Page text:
Former senator Jim D’Arcy was formally given the new role yesterday just hours after Labour leader Brendan Howlin criticised Mr Varadkar over the scale of his backroom team.
In a statement last night, a spokesperson for Mr Varadkar confirmed Mr D’Arcy will work as an adviser for the Taoiseach on Northern Ireland, border issues, and Brexit — areas which are also under the remit of Foreign Affairs Minister Simon Coveney.
Mr D’Arcy will also work with the British-Irish section officials, with a statement saying he has “unparalleled” experience in the sector due to his previous role with the Council of Europe, his contacts in the North and the fact he is from Dundalk.
The former senator — who was appointed by Enda Kenny to the upper house in 2011 before leaving last year — was previously on Louth County Council, and unsuccessfully contested the 2007 general election in Louth.
He will take up the new role at a assistant principal officer (higher) salary scale, which means he will earn between €65,093 and €78,451.
While the appointed was described as vital by the Government last night due to his “unprecedented” experience on border matters, it is likely to lead to yet more scrutiny over Mr Varadkar’s PR and backroom adviser spending.
In addition to the controversial strategic communications unit, Mr Varadkar also has a large government PR team and a number of advisors on various matters.
While the appointments are deemed necessary due to the seriousness of the issues being discussed, they have been criticised amid claims the Government is not focussing on key issues for the public.
In a statement last night, Labour leader Brendan Howlin called on Mr Varadkar “to come clean” on the “real cost” of the expansion of his backroom teams, saying there is growing concerns the Taoiseach is prioritising spin over substance.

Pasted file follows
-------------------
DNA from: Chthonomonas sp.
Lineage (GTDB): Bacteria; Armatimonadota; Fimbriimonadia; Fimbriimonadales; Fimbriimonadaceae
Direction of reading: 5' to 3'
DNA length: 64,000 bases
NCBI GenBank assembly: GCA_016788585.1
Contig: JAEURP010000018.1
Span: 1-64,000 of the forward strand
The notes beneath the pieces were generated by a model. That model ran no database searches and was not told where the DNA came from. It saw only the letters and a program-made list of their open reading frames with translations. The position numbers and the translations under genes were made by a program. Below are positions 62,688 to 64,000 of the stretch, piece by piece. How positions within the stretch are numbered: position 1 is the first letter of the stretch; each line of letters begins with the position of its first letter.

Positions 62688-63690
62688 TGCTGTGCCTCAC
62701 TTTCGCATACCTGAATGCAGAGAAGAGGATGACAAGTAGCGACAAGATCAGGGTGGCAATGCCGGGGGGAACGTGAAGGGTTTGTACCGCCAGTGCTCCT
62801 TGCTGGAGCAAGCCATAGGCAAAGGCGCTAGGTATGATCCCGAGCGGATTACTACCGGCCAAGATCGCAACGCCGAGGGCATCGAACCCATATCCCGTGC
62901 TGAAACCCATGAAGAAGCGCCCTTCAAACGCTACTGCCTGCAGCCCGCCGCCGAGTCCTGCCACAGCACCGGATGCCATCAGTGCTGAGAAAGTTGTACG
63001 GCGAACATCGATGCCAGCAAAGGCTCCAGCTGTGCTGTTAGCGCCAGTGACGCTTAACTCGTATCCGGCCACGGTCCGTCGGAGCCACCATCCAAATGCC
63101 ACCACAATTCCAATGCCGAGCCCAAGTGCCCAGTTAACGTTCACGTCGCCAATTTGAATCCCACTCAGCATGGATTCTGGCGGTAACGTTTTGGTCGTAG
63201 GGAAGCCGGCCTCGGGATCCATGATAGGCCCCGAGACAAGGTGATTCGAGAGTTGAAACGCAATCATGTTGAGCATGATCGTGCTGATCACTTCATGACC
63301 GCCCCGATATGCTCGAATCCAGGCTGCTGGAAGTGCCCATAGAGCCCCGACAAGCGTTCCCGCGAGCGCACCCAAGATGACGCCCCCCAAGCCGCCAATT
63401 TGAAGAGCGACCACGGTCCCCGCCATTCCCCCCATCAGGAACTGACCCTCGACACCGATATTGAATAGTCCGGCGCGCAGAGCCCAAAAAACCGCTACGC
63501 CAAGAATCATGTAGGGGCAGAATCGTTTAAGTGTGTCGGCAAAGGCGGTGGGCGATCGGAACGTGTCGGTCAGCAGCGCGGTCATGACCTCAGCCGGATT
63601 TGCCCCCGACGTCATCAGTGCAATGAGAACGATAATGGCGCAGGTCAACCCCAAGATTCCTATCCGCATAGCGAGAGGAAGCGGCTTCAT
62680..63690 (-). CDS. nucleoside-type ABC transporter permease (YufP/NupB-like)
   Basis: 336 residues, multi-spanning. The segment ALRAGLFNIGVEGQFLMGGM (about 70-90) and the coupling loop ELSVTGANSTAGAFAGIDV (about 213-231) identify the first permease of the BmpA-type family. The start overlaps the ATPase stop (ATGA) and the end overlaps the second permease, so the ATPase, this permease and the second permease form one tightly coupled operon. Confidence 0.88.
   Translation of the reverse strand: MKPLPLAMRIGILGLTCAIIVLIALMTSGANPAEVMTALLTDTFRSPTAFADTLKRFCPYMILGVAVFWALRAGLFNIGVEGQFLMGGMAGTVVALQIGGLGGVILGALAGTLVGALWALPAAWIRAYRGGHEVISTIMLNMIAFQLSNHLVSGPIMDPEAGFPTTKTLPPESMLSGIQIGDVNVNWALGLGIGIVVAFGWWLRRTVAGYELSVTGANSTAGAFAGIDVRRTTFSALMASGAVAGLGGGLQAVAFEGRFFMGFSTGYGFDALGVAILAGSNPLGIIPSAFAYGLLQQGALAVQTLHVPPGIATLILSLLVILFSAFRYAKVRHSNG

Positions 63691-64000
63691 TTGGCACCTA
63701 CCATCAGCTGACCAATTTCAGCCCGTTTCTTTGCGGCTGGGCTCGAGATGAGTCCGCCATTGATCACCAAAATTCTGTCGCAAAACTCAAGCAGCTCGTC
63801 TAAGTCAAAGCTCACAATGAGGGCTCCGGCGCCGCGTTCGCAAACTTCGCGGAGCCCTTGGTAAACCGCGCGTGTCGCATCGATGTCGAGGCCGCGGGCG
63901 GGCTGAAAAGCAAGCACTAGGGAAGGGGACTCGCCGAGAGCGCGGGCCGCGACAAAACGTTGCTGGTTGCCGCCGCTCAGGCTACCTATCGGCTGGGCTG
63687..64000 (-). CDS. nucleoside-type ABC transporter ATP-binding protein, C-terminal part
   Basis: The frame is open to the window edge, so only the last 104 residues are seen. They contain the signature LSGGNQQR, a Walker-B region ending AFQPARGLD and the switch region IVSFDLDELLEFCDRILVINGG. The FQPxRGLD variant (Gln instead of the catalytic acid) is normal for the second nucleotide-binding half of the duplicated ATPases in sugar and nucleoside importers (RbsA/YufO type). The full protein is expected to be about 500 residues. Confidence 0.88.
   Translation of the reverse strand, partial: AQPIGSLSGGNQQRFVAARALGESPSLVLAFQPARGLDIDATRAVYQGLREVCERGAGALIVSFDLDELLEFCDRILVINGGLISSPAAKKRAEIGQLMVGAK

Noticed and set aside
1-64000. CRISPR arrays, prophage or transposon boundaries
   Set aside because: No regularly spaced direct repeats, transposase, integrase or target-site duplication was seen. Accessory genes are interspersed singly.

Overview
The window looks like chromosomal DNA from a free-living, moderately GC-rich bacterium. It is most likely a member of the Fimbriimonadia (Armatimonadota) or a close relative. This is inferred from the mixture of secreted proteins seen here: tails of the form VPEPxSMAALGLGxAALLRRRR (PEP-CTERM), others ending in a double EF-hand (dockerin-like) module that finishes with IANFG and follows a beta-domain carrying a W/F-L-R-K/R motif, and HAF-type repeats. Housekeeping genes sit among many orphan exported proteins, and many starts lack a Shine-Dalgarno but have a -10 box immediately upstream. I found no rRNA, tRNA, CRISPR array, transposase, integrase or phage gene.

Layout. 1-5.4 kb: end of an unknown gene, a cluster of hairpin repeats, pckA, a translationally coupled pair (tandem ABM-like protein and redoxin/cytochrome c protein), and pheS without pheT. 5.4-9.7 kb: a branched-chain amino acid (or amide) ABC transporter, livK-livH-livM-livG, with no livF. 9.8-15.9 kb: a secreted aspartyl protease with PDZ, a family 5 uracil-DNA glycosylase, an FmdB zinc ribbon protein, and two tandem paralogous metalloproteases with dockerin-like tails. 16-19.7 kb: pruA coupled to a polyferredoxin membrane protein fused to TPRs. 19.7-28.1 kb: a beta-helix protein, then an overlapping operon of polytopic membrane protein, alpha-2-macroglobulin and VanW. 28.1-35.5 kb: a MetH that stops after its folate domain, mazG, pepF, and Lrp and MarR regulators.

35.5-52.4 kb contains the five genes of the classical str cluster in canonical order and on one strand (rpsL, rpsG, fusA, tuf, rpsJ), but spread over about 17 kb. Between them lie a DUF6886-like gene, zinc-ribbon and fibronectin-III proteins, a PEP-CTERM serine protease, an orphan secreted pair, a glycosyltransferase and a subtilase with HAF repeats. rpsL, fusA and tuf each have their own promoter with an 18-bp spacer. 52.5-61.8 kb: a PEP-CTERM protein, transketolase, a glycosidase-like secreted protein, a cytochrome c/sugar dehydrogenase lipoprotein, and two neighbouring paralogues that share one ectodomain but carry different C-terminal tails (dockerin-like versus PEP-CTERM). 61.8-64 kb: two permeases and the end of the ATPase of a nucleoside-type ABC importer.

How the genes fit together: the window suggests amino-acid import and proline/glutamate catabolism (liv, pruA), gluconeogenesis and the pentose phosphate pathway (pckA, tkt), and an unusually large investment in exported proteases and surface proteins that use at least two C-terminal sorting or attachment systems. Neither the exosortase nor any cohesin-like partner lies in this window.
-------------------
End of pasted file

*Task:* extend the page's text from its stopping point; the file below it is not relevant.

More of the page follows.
Meanwhile, a spokesperson for Mr Varadkar has confirmed cabinet is likely to hold a rare special meeting on Friday week in Cork.
The meeting will take place at the same time as Fianna Fáil launches its annual ard fheis at the RDS in Dublin, and has been seen as a deliberate attempt to take the focus away from the opposition party.
A spokesperson for Mr Varadkar declined to say where the Cork meeting will be held as planning has not been finalised, and would not comment on speculation the meeting may occur in Fianna Fáil leader Micheal Martin’s Cork South Central constituency.
Cabinet also signed off on plans yesterday for the number of TDs to be increased or decreased after the next two general elections to take account of potential population changes.
Under existing laws, there must be one TD for every 30,000 people in an area, resulting in a number of controversial boundary changes which are due to come into effect at the next election. In an amendment to the electoral act agreed by cabinet yesterday, after the next two elections further changes may take place, though the number of TDs will stay between 166 and 172.